In this lesson, we'll learn how to create and utilize layers in our digital paintings. OK, so we just wrapped up learning about color and how we can mix that color here on our screen. Now, at this point I've got the project file zero five underscore begin open in front of me, and I'm going to bounce over to the layers panel. Notice that this is a brand new fresh document, and we've only got one layer. It's our background layer. This is the layer that's created by default any time we create a new document. Now, if you remember when we created a new document earlier, we had the option to specify the contents of the background being white. That's why this background layer is filled with this white color. Now, there's a little eyeball next to it and normally, if we click on that eyeball, we could actually hide the layer. But you'll notice here that I can't do that right now. We can't hide a background layer. So there's a little padlock here indicating that the background layer is locked. Now, if I were to grab my brush and paint on the background layer and then erase it with the eraser tool, notice what happens. It's leaving white wherever I erase. That's because white is set to my background color. If I were to come over here and change the background color that I have, let me give it this red color, and leaving my eraser set here, notice what happens when I try to erase now. I'm actually painting red. So I'll hit D and switch back to my default, and we'll just erase away the rest of that. Now, we can unlock the background layer here by simply clicking on the little padlock and dragging it down to the trash can button. Now, in doing that we can actually come over and hide the layer now. So what we're seeing here is known as Photoshops transparency grid. Any time you see this grey and white box grid, you'll know that transparency is currently being applied in that area. So we have no pixels that have any color applied to them. If we come over and reveal that hidden layer, you'll see that white is reapplied. Now, if we come in and paint a little bit of black and use our eraser tool to try to erase that, what happens? Now that that layer, that background layer's not locked, were actually erasing away the black and the white revealing that transparency grid here. So I'm just going to hit X on my keyboard and paint that back in with white. There we go. All right, so we've got this white layer floating around here. Let's give it some other layers to join it here in the layers panel. Let's create some new layers. We can create them with this new layer button right here. Now, in clicking this you'll notice that a new layer pops up titled Layer 1 right above that. And in the thumbnail preview here, we actually have that transparency grid. We hide our white layer. You can see that the new layer comes in, and it has nothing but transparent pixels on it. Let me go ahead and show you what happens when we Alt click the new layer button. Here we actually get some options for that. We can actually name the layer here. We can apply a color to it. Let's give it a red color. We also have blend mode settings very similar to the ones that we saw when we were looking at the brush tool. We can actually change the opacity of all contents on this layer right from the get go when we create the layer right here with this slider. Now, all of those things we can actually do once the layer's created here. The opacity slider is right up here in the top right hand corner, and we can actually name the layer just simply by double clicking on the layer name. You can see that we get that little entry. Let's just type in paint. All right, great. So we've looked at a couple ways to create new layers here. Now, let's go ahead and just drag these layers around because we can reorder these layers in our layers panel just simply by dragging them and dropping them. Now, honestly, the best way that you can look at layers here is a series of transparent pieces of paper or transparencies. So we can create our image in Photoshop on multiple layers here simply by stacking them and arranging the order of the layers. We'll look at an example here in just a moment. But I want to show you a couple other features. A lot of times you'll get a lot of layers here in your layers panel, and it'll be really hard to arrange them or navigate through them. Let me go ahead and show you how one way we can actually organize our layers. We can actually create a layer group. And you can see that button is right here next to the new layer button. Creating that just pops in a little folder that has a little arrow we can twirl next to it. But right now, there's no layers in there so let's go ahead and move this layer and this layer into the group. I just control clicked that second layer. So we'll drag those up here, and now they actually are inside that layer group. So if we twirl that little arrow you'll see here that we can actually collapse the layers that actually live in that group. So this is a really great way to actually organize the layers in your layer panel. We can actually double click again on the layer group name and call that color layers maybe? We can also Alt click on that button again from the bottom of this panel to bring up the new group options here. So we'll cancel that for right now. Now, let's go ahead and take a look at maybe this paint layer again. And up at the top you can see here we have the blend modes. Again, very similar to the ones we had on the brush tool. Hopefully, you got to play with those some because I'm not going to go into those in this course. But let's go ahead and look at these buttons below that. These are various ways that we can lock that layer. You see here that this padlock, in clicking that, we can make no changes to that layer. We can't paint on it. We'll get an error message. We can't move it around. Now, let me unlock that here, and I'm just going to paint a little bit. Let me just hit X to bring the black to my foreground, and we'll just paint in a shape here. So when I mention moving things around on a layer, I should probably go ahead and show you the move tool here in Photoshop. Up until now I've been using it to point things out, but it's right here. It's this little black arrow. This tool is used to move all of the objects that are on a currently selected layer. So you can see here we have this shape. We can actually click and drag and move that around our layer here. But this next locking button, if we click that, it's going to prevent us from moving anything on the layer. Now, we can grab or brush tool, and we can continue to add to that layer or even our erase tool and we can erase away from it. But we can't actually move anything on that layer when it's locked directionally. Now, to contrast that, we actually can lock just the pixels on the layer so that we cannot erase or modify those pixels. Now, we could grab our move tool by hitting the keyboard shortcut V and we can still move them around on the layer, but we can't paint or erase on those pixels. Now, the last type of lock here is a transparency lock. I'm going to hide our white layer here just to show you this. Now, the transparency lock is pretty neat. Because what that does is it locks any pixels that Photoshop sees on a layer that are transparent. So we can't modify those at all. So let me go ahead and grab my brush tool here. And we'll just select a color. Let me grab a red color. Notice what happens when I go to paint on this layer that has the transparency locked, we actually only apply paint where there are not transparent pixels. So that's what the transparency locks going to do. Now, I'm going to bring that white layer back here, and let me go ahead and undo that stroke here. Now, that we have looked at that, there's actually a lot more options here in the layers panel. We can actually come in and do things like double click on a Layer to apply a layer style. You can see that there are a lot of different layer styles here. Again, there's a lot of options. We're not going to go into all those. The fill percentage here is actually to control the contents of the layer and ignore the layer styles. So it works like opacity except it's going to basically only effective the pixels on the layer, not the effects. Experiment with that if you want to. Down here we have some options for adjustment layers which, again, we're not going to get into in this course. We have layer mask which we we'll talk about here in just a little bit. And then, we have our layer styles right there. Now, the one last thing I want to show you about the layers panel here is how we can create a clipping layer. Now, this is pretty cool so I want to go ahead and create a new layer above our paint layer and I'm going to hold down my Alt key and click the area between those two layers. So you can see here I get a little bitty, a little cursor change when I mouse over that with my Alt key held. It' looks like a white circle overlapping a gray circle. Let me just click that and you'll notice here that now this layer has a little arrow pointing to the layer below it. What we have done is we've clipped this layer to the layer below. Look at that kind of like we have paper clipped the two together. So now, anything we paint on this layer is only going to be visible where the pixels are not transparent on the layer below. So if we come in and paint, you'll see that the paint is only visible where we have the black pixels on that paint layer below. Now, if we want to unclip that, we can Alt click that same area. And you can see that those pixels were all painted but all of them that are not overlapping the layer below that are just hidden. Now, we're going to look at a workflow that utilizes this here towards the end of the lesson, but I just wanted to introduce you to this concept. Now, let me go ahead and open up a file here. I'm going to hit Control O on my keyboard, and let's open this creature layers file. Now, this is an asset that was used in the Getting Started with Photoshop cs5. Excuse me, Getting Started with Digital Painting in Photoshop cs5. Now, that course is actually probably a logical next step for you after you've gone through this course. We'll get a lot more in-depth with some of the features and some of the workflows that go into creating a piece like this. But I want to show you what's going on over here in the layers panel. If we look over here, there's actually two layer groups here. You can see in the colors group we have our creature separated on one layer, and we have a background texture painted on another layer here. Now, in the hidden group above that, let me go ahead and hide our colors. You can see here that we have a couple of different sketches here that we're used to paint that image. You can see kind of an initial sketch that is actually a locked with a lower opacity, and then we have more of a refined sketch. And again, we have our colors that were based on that refined sketch. So that's an example how we can implement layers in a digital painting. Now, feel free, at this point, to explore that layers panel some. Practice creating layers, deleting layers, and using some of the different features that I've just demonstrated for you. So in this lesson we'll continue on where we're leaving off here, and we're going to look at Photoshops history and how we can use that history to our advantage.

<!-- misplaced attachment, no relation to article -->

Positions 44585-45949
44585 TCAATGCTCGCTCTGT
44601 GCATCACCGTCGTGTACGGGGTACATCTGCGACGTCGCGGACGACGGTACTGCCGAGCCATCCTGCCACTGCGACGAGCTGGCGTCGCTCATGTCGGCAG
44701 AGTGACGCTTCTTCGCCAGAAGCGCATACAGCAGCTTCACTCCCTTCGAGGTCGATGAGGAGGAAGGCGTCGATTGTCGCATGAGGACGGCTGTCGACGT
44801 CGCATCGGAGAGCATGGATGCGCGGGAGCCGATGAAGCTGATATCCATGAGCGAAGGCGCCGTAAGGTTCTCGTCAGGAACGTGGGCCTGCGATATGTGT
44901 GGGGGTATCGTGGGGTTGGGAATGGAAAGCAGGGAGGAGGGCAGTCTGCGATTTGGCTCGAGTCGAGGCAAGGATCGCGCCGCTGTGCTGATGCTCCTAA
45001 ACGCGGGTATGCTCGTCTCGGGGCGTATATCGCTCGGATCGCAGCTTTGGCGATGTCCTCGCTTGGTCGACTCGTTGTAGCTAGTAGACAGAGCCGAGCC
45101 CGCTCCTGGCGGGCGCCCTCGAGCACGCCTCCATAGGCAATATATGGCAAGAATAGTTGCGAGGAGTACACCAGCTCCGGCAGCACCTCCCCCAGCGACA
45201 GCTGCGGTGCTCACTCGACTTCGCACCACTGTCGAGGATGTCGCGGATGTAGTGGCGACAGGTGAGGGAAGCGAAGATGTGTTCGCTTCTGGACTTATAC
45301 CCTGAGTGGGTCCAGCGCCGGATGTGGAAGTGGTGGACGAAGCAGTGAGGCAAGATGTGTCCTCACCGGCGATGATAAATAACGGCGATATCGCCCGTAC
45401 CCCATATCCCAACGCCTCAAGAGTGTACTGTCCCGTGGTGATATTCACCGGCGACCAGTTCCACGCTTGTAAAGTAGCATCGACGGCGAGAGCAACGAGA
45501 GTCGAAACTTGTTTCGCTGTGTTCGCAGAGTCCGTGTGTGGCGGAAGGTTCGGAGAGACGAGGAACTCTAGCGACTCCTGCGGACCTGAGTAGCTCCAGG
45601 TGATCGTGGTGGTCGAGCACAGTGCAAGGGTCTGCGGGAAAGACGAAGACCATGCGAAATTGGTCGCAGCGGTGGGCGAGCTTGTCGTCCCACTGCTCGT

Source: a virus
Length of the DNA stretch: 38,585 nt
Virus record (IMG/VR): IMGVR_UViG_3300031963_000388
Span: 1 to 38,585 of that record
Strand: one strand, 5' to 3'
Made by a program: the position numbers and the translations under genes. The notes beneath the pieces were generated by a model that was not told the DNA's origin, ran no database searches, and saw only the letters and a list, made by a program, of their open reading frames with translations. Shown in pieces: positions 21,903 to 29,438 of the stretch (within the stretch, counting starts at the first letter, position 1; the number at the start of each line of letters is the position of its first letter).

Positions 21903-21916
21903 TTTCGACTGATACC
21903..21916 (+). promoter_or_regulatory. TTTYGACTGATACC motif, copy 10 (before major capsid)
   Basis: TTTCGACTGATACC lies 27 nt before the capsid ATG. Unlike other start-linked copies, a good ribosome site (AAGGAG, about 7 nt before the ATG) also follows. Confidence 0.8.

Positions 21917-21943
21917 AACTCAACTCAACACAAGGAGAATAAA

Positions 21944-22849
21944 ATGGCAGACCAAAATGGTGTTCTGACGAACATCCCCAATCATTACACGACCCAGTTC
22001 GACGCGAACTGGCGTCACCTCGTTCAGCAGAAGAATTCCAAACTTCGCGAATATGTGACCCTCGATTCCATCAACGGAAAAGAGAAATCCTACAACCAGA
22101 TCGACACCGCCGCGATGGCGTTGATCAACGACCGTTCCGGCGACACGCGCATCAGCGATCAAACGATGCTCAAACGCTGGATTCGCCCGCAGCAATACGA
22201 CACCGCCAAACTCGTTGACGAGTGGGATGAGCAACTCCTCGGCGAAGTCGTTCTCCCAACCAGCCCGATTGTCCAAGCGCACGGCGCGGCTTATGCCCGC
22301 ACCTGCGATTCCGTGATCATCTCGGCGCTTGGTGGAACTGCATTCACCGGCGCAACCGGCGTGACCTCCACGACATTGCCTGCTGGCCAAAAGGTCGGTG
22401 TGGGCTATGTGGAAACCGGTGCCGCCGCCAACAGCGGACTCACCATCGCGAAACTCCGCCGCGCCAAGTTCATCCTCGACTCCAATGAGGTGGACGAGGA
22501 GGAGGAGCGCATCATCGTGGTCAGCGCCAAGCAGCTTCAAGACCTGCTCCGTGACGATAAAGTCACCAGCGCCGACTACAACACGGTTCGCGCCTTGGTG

In this collection of lessons we will learn basic terms, definitions and workflows for digital painting in Photoshop CS5. We’ll start off by covering how to create and save new documents as well as how we can navigate around inside them. We'll then take a look at two of the most basic tools for digital painting being the brush tool and eraser tool so you begin creating artwork right away. After that, you’ll learn about several other features such as layers, selections and masks that will add a new dimension to your digital painting experience. And to wrap up this project, we'll go over one possible workflow for painting a digital image.